Heavy rains are flooding a Greenpoint street that is the only link to the neighborhood’s NYC Ferry landing, turning the sidewalk into a flooded obstacle course and forcing ferry service to bypass the stop after a deluge, according to commuters and local pols.
The submerged street has been a problem for years, but has turned into a major issue now that India Street off of West Street serves as the only access to the neighborhood’s NYC Ferry stop. Complicating matters, half of the street is under construction and mostly inaccessible due to Mack Development’s 40-story tower at 21 India Street.
One Greenpoint resident, who has complained to 311 about the issue for more than a year, says the flooding is sometimes so deep that he has seen commuters whip out knives to cut the zip ties off of construction barriers or scale fences so that they can cross without descending into flood waters.
“It’s ridiculously deep sometimes. It’s sort of comical. I think the last flood was a foot at the deepest,” said Jonathan Vanasco, a media consultant who lives near the ferry stop. “My wife and I are young enough that we can scale fences or jump barriers, but there are a lot of people who can’t and they kind of just stare blankly at the water and resign themselves to ruining a pair of shoes or waiting and hopefully it’ll drain in 30 or 40 minutes.”
Vanasco said city agencies played hot potato with the issue and sent him on a municipal merry-go-round for months. After heavy rains, some riders have had little choice but to hopscotch across a makeshift walkway of barriers—kind of like lily pads on a pond, but less scenic and more depressing, said another NYC Ferry commuter.
“I tried getting across that way once but my feet ended up totally submerged in grimy street water,” said Nicole Price, a computer scientist who regularly commutes from Greenpoint to lower Manhattan for work. “I bought a pair of high rain boots just because of this. It’s a ridiculous situation. It’s like I need a ferry to cross the street to get to the real ferry.”
Outraged pols, including Greenpoint’s City Council member Stephen Levin and Assembly member Joe Lentol decried the condition as a danger to locals and called on the city to step in to develop a swift solution.
“The flooding at India Street is a danger to pedestrians seeking safe access to the New York City Ferry and businesses operating in the area,” said Lentol in a statement. “A resolution must be expeditiously found so that pedestrians and businesses are no longer subjected to these dangerous flood conditions.”
The problem stems from a lack of stormwater sewers on the dead-end block that was once used for industrial purposes. Water after heavy rains there historically drained directly into the East River, but recent development on the block has altered the drainage pattern, according to the Department of Environmental Protection (DEP). The agency is investigating the cause.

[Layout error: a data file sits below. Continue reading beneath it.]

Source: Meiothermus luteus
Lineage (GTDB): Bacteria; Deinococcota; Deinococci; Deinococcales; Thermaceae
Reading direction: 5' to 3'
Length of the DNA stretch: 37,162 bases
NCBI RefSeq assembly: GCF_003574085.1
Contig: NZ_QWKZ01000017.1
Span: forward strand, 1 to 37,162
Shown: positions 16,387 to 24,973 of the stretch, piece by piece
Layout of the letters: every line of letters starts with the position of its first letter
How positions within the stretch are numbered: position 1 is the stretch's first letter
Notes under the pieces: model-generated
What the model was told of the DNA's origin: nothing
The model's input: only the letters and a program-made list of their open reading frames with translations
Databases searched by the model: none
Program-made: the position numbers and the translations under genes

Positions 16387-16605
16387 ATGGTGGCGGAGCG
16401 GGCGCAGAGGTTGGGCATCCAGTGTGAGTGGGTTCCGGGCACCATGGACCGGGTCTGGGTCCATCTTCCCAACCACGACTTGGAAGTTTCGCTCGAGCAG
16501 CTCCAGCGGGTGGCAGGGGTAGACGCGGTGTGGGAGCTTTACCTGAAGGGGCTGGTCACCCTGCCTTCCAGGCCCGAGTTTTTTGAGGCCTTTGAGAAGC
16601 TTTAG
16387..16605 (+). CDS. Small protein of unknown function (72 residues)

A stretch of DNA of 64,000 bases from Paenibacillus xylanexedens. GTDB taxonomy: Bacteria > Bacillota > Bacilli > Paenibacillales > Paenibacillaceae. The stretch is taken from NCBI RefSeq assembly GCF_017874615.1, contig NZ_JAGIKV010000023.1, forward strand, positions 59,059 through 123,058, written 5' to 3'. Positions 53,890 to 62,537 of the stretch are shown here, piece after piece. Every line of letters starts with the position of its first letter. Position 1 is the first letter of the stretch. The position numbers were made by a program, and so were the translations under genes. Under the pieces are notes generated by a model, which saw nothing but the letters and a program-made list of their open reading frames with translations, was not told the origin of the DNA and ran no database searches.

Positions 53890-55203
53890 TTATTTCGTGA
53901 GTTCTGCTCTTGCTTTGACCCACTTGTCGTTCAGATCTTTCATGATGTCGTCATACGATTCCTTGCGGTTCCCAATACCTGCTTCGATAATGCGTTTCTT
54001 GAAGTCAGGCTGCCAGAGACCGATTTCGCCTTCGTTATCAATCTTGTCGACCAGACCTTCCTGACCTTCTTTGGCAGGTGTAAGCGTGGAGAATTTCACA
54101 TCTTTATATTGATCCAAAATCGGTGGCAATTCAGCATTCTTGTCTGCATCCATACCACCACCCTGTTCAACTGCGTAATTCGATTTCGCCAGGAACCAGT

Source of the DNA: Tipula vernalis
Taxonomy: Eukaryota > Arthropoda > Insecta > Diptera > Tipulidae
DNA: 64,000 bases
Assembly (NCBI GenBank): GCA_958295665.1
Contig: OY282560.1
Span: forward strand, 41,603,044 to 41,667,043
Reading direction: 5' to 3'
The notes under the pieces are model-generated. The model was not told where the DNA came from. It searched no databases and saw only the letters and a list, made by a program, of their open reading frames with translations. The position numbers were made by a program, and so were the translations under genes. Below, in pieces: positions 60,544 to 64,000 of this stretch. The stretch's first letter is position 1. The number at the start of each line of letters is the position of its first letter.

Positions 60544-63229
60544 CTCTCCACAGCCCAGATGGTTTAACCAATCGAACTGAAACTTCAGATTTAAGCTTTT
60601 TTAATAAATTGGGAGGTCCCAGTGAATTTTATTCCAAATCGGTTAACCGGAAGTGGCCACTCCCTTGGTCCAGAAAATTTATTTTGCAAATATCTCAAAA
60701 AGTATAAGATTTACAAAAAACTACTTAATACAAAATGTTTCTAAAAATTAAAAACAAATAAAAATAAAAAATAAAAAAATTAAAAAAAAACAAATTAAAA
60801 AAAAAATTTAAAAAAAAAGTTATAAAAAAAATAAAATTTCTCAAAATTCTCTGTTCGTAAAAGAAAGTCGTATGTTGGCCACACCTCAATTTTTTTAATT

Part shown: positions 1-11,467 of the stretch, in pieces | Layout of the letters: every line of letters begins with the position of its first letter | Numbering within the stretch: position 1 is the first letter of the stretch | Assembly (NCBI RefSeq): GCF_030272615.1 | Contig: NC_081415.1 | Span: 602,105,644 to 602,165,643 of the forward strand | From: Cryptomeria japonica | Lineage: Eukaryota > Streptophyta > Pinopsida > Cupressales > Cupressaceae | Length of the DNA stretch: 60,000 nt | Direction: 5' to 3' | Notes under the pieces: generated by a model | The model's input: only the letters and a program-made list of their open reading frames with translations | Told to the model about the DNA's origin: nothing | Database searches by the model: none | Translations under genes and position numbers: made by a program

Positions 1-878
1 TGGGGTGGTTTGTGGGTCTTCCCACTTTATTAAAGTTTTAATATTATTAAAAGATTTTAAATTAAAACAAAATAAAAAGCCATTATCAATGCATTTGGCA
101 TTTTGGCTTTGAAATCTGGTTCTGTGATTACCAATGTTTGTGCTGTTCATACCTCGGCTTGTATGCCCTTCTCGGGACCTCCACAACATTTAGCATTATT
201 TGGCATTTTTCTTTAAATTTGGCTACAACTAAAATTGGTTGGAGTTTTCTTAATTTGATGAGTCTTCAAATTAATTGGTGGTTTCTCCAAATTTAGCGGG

“The City is exploring both short, and long-term, solutions to improve drainage on this block,” said Edward Timbers, a spokesperson for DEP.
In fact, the block does have two manholes on the street that once diverted water into the river, but they’re actually illegal and “were put in by unknown parties at unknown points in the past,” according to Benjamin Solotaire, a community organizer with councilmember Levin’s office.
As a temporary solution, the developer behind 21 India Street has offered to install an elevated walkway connecting the current dead end of the northern sidewalk directly to the ferry landing on the south side of the street, according to a spokesperson on behalf of the project.
“This work could be completed within days presuming cooperation and support of local officials, and would be performed at our cost,” said a spokesperson for The Greenpoint, the condo at 21 India Street. “We believe this would provide a clear path for commuters and demonstrate our commitment to the good of the local community.”
Levin’s office is in talks with the Department of Transportation to expedite the permitting process for such a connection, says Solotaire. The Greenpoint says it did put forward a potential sewer infrastructure solution to the issue in the past, but that it was not approved by the city, according to the developer and Levin’s office. Regardless, the long term fix will likely take years with the construction of new sewers, but local officials are working to ensure there will be a reliable alternative in the meantime.
“We want to make sure everyone can safely make it to the ferry landing without having to wear galoshes,” said Solotaire.